Many of these moves were breathtaking. In one six-month period, beginning in August of 1999, Ariba rallied 296%, Brocade 222%, Broadcom 215%, JDSU 399%, Juniper 292%, Qlogic 259% and VeriSign 380%. During that same period, the S&P advanced 3%. You simply had to chase performance or be crushed.
Now there were other more egregious, nonprofitable ones that come to mind from that bizarre era. InfoSpace went from $800 million in 1998 to $15 billion in 1999 before crashing to $261 million in 2002. CMGI went from $1.5 billion in 1998, $11 billion in 2000 and then $161 million in 2002. ICG Group (ICGE), which wasn't public in 1998, went to $44 billion in 1999 and then $100 million in 2002. Webvan, which wasn't public in 1998, rose to $5 billion in 1999 and then crashed to nothingness with a pit stop at $200 million in 2000.
But what people forget when they get all hot under the collar about momentum tech's valuations now is that the biggest and most insane valuations actually belong to the biggest and most sane companies. Consider these. Microsoft (MSFT) went from $152 billion in 1997 to $476 billion in 1999 to $199 billion 10 years later. Intel (INTC) went from $115 billion in 1997 to $277 billion in 1999 to $78 billion nine years later. And Cisco (CSCO) went from $53 billion in 1997 to $448 billion in 2000 and $86 billion in 2002.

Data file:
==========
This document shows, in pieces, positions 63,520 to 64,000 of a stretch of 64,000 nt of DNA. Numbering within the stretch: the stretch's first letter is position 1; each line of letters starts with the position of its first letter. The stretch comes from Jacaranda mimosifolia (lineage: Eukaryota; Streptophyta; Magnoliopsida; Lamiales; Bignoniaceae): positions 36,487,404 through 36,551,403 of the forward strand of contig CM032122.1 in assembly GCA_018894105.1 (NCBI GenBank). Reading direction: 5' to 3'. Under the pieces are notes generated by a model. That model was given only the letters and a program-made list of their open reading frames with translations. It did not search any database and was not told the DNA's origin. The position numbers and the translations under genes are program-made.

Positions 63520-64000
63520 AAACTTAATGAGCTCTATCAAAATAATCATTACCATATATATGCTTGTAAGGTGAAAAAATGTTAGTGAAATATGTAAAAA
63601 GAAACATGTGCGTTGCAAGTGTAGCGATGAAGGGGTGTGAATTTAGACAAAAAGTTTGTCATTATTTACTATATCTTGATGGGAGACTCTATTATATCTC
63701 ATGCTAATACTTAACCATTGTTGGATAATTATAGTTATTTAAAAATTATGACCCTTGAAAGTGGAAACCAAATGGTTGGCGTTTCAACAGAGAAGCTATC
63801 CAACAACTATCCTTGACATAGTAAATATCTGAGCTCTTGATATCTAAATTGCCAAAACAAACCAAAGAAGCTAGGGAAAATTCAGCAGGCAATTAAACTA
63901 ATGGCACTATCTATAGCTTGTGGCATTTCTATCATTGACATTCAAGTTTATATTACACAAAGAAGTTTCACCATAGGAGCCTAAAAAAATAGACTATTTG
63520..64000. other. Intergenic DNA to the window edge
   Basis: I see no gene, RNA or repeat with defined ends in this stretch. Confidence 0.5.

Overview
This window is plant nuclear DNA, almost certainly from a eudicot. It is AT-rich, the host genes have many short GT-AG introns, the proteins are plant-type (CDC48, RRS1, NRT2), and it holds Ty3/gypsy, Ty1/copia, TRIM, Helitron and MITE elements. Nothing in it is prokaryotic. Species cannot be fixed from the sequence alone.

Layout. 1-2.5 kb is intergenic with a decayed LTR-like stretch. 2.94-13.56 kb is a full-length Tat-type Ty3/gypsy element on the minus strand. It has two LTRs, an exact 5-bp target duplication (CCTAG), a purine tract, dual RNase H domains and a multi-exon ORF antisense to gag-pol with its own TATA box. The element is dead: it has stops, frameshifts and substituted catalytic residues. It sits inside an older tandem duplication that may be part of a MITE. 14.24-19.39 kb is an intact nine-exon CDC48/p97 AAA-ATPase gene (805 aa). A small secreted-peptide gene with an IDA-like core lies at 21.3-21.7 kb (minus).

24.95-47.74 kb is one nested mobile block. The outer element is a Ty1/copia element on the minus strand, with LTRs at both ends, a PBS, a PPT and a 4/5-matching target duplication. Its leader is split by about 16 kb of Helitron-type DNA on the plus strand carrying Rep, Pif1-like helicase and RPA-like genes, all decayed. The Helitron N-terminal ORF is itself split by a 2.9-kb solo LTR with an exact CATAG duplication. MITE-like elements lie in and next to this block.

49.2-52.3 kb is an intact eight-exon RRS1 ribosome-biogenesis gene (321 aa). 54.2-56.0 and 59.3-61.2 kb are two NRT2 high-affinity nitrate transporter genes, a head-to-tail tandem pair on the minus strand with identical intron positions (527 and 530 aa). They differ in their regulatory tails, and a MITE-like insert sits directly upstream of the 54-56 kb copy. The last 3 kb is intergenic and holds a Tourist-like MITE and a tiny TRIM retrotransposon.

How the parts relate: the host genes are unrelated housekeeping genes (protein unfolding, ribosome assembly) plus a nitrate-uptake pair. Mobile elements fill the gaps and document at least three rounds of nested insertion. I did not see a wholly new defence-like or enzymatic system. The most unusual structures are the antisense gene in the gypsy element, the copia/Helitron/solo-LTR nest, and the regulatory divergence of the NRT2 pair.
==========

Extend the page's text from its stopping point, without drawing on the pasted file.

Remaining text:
In other words, don't blame the Red Hots for the wild overvaluation. But also keep in mind that while the Nasdaq ultimately brought down the S&P, it was the overvalued large-tech portion of the S&P that was the true undoing, not the packaged goods, drugs or financials.
Action Alerts PLUS, which Cramer co-manages as a charitable trust, has no positions in the stocks mentioned.
Editor's Note: This article is part 1 of a five-part series and was originally published at 11:45 p.m. EST on Real Money on April 27.